The Market Before the Market at 7 West Broad : “My father was our butcher”

The Market Before the Market at 7 West Broad : “My father was our butcher”

Another lead in our sleuthing pointed us to the Sansone family who moved to the area around 1914.  You may recognize the name, the farm they owned and worked throughout the 1900’s is still alive and active on Rt 518!  

Several weeks back we had the sincere pleasure of speaking with Cathy Sansone whose father, Neil Sansone, ran the American Store from the late 1950’s to the mid 1960’s with his best friend, George Osif.

“I was George and Mary’s flower girl at their wedding,” Cathy told us.  “George and my father were best friends from way back and they had a great time running the market together.”

Cathy explained to us that the American Store (as well as the Pharmacy and several other buildings) was owned by the Holcombe family – in particular, the beloved Ms. Annie Holcombe.

“Annie just loved my father,” Cathy reminisced with such fondness. “She was his school teacher and when she reopened the American Store in the 1950’s, she asked my father and George to take it over.  My father was the butcher – the best butcher!”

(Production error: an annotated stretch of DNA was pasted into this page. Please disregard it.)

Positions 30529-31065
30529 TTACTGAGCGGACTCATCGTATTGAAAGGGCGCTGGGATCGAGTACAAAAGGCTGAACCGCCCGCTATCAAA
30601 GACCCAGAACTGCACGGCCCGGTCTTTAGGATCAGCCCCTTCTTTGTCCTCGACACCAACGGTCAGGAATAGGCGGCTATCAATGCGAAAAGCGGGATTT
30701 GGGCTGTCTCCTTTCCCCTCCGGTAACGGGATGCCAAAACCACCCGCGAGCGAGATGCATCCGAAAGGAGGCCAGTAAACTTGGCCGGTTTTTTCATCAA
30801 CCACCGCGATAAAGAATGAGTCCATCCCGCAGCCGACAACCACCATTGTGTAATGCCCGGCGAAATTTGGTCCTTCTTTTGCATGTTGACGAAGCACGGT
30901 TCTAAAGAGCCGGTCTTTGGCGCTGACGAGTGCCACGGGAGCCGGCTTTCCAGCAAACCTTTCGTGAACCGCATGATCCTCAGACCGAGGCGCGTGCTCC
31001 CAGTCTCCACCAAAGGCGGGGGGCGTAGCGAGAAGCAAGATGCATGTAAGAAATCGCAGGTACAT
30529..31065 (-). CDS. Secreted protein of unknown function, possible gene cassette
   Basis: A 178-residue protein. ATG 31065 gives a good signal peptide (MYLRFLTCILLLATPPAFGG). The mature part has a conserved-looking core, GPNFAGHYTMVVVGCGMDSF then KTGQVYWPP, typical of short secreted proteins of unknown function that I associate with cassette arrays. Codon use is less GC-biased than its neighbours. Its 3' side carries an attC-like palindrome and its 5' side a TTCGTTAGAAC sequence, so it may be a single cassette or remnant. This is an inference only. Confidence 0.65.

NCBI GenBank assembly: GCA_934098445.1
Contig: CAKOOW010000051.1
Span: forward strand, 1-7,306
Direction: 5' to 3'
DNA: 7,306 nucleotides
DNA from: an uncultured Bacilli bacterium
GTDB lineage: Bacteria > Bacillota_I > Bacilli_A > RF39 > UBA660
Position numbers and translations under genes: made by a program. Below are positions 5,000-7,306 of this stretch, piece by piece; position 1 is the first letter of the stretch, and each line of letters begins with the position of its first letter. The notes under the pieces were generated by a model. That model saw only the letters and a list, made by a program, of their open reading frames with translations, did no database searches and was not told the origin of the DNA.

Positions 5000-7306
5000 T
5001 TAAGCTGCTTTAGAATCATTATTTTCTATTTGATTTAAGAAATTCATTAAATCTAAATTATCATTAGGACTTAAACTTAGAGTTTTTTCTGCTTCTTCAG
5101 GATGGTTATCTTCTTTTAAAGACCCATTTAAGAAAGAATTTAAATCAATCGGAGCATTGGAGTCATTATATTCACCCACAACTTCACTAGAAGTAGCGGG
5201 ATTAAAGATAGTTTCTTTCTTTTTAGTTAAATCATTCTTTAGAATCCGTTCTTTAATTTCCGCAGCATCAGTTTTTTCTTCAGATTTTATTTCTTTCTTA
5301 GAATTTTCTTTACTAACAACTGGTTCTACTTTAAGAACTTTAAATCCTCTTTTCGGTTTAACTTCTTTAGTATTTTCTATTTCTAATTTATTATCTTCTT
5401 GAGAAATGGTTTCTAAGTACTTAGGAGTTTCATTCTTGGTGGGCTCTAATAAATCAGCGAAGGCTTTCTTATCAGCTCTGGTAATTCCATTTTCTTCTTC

They did and they ran the market and butcher shop until about 1966. Shortly thereafter it was taken over by the Pagano family and changed names to Hopewell Village Market. 

“Everyone knew everyone in town.  I remember the Gallop Family owned the theater behind our market and, for some reason, Loretta YoungHollywood star and Academy Award winning actress, was there,” Cather recalled. “Loretta came into our market and I thought that was just a most special and exciting thing!  We all talked about that for years!”

While we continue to dig deeper into the history, memories, and floorboards, it is apparent that 7 West Broad did more than just feed the community:  it was an integral piece of the Hopewell community fabric.

Our search is still on!  Do you have memories of the American Store?  Do you remember the Holcombe family?